Using the Android ExpandableListView

In this post I am going to talk about some common struggles with the ExpandableListView such as scrolling to a given child element. First, let’s do a quick run through on using the Android ExpandableListView.


This component is easy to add in. It was included in API 1, so no support library required:

We also need to create two layout files. One will represent the group layout, and one for the child. Throughout this example, we will consider a schedule as our datatype. Our groups will be the days of events, and the children will be the events that occur on that day. For simplicity, let’s just include the date text for the group and the description and time for the event. The code for that can be found at this link if you would like to see it.

The Data

The objects used in this adapter are very simple. Each event has a description (String) and a time that it occurs (I use the JodaTime library for this). If you need a refresher on how to make a Class in Java, see this file on my Github page.


As with all AdapterViews, you need an Adapter to populate the element with a given dataset. ExpandableListViews are not single dimensional like a normal ListView, the dataset is two dimensional. This means we will be including a HashMap as the underlying data structure for the adapter. Let’s take a look at the code before we dissect it:

In this Adapter I use the ViewHolder pattern to help improve the scrolling of the ListView. Notice that there are two underlying sets of data here, a List<LocalDate> objects representing each of the days events occur, and a HashMap to hold all events for a given day. The way we populate those will be hard coded in this example, and shown later. The code above shows all of the required implemented methods, as well as my two ViewHolder classes. These implemented methods are pretty straight forward if you have ever used a HashMap. If not, more info can be found here.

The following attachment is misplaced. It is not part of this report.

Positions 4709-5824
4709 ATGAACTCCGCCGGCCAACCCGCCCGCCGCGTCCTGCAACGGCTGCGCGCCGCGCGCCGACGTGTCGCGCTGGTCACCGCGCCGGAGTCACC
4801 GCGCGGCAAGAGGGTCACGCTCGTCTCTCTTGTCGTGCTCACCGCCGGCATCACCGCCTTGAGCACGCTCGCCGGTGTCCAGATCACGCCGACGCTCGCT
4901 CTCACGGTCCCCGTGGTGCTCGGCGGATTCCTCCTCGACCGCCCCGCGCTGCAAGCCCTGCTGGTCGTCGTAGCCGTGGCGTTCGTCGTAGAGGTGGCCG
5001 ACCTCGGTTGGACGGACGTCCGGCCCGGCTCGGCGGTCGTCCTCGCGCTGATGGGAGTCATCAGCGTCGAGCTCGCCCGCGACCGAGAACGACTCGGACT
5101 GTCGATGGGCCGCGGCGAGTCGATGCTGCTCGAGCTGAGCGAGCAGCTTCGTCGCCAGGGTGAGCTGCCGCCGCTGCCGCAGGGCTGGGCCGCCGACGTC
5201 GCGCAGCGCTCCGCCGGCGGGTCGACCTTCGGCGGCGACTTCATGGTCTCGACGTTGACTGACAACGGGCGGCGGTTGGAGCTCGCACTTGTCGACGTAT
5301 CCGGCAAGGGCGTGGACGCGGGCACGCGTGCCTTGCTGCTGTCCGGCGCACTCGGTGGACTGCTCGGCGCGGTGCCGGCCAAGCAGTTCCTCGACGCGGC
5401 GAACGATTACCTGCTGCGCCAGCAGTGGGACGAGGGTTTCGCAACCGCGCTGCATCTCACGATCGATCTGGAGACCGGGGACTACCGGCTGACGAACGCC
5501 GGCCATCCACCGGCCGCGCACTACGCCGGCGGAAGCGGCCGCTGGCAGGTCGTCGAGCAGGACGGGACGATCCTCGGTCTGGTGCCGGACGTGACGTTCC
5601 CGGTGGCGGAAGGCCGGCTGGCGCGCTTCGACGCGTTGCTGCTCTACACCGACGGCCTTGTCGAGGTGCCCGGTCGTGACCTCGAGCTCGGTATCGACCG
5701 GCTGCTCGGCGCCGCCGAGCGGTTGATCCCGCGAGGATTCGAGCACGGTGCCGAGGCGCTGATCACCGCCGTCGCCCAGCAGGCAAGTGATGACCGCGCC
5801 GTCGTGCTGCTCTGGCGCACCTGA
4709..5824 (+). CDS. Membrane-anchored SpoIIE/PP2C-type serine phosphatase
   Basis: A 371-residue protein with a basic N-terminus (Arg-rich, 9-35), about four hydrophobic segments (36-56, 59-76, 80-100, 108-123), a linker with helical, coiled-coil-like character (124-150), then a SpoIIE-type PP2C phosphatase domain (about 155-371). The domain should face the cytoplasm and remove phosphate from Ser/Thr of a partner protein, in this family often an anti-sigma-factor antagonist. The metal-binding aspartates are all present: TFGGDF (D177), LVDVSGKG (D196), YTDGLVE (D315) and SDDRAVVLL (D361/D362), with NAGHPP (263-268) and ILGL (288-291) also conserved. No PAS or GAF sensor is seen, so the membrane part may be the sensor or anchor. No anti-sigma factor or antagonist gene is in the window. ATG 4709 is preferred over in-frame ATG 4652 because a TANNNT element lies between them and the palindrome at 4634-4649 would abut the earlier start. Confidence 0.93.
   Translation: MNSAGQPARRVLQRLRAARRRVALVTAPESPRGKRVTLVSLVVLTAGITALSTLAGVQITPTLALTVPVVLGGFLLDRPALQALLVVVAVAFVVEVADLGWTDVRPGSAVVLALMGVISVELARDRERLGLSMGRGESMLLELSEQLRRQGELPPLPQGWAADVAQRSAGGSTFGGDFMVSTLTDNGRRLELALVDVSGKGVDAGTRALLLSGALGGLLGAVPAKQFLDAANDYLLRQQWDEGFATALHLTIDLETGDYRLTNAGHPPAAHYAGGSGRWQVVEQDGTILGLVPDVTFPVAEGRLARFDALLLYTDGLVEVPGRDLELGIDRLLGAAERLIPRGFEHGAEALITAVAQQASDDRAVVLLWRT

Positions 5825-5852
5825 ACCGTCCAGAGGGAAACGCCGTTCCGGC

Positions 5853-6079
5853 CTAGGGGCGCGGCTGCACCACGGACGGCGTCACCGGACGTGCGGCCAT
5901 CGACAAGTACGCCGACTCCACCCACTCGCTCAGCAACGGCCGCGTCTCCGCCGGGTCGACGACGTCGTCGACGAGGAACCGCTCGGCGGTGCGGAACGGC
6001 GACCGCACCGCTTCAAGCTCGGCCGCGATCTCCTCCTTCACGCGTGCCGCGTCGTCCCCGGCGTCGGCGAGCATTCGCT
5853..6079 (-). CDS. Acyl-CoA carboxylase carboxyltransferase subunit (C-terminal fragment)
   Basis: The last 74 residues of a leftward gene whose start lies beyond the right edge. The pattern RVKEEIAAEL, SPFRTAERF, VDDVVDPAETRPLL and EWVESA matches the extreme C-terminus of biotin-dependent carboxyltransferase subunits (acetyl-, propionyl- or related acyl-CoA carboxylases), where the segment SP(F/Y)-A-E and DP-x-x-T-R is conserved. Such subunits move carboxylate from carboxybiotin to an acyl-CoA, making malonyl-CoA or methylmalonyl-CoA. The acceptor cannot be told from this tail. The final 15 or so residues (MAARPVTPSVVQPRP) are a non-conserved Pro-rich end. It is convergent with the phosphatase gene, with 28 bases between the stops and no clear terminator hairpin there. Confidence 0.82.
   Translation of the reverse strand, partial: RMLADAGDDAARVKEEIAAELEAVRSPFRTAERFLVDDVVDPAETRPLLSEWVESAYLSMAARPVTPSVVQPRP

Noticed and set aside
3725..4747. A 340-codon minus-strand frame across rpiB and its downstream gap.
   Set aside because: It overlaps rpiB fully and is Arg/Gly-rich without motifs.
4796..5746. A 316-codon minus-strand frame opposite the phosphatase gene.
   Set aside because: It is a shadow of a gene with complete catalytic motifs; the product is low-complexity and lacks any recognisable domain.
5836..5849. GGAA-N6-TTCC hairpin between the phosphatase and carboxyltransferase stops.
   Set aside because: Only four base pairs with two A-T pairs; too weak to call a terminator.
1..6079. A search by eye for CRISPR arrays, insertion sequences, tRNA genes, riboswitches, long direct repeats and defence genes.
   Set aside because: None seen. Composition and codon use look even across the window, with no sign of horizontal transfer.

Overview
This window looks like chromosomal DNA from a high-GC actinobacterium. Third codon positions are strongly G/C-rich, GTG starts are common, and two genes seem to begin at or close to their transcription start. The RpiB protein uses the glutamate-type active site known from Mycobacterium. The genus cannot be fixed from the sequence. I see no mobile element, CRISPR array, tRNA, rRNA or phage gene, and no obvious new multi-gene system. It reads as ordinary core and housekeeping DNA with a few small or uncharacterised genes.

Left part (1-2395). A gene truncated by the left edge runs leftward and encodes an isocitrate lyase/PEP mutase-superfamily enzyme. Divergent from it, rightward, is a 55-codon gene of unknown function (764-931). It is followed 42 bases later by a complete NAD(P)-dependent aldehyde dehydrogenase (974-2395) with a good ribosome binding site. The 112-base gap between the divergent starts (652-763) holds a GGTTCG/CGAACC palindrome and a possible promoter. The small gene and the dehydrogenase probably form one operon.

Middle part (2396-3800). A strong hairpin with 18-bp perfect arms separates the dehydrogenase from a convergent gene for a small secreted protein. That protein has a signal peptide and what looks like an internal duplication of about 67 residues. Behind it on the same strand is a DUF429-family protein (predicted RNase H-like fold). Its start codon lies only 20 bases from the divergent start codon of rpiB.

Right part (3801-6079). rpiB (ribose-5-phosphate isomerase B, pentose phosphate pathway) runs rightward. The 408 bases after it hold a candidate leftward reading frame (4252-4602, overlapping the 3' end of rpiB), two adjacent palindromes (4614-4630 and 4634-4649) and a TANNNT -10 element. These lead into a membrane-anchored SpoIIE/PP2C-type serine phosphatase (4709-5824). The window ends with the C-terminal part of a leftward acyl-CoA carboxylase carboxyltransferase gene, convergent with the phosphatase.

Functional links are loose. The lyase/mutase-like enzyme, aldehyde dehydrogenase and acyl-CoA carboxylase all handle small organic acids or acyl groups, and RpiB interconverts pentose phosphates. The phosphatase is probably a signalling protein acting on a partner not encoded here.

Prepare ExpandableListView in the Activity

In this sample application, I have hardcoded three groups that occur on different dates, and ranging from 8-10 events each day. This information is retrieved using two methods, getDates() which returns a List<LocalDate> object and getEventDates() which returns a HashMap<LocalDate, List<Event>> object. Then, we prepare the ListView like this:

Congrats! You have now implemented an ExpandableListView in Android. While we are on the topic of the ELV, I would like to provide a solution to a unique problem with this element.

Scroll to a child element in ExpandableListView

There may be times when you want to scroll to a specific child element in an ExpandableListView. This is easy to do in a normal ListView, but can be tricky to accomplish in an ExpandableListView. By default, when a group is expanded, Android will scroll to the last item in that list. In order to correct this to scroll to the item that you want, you need to implement an onGroupClickListener like so:

This click listener as it is will work just like the default behavior, expanding a group if it needs to, and collapsing it otherwise. Now, let’s say I want to scroll to the seventh item in the second group. I just need to check the groupPosition parameter, and use mListView.smoothScrollToPosition() to scroll to it. This method requires I calculate the correct position:

This will now scroll to the seventh item in the second group (even if there are more than seven) as shown by the gif below (which has 10 items for group two):

Scroll To Child Item In ExpandableListView

As always, code for this application can be found on my Github page.

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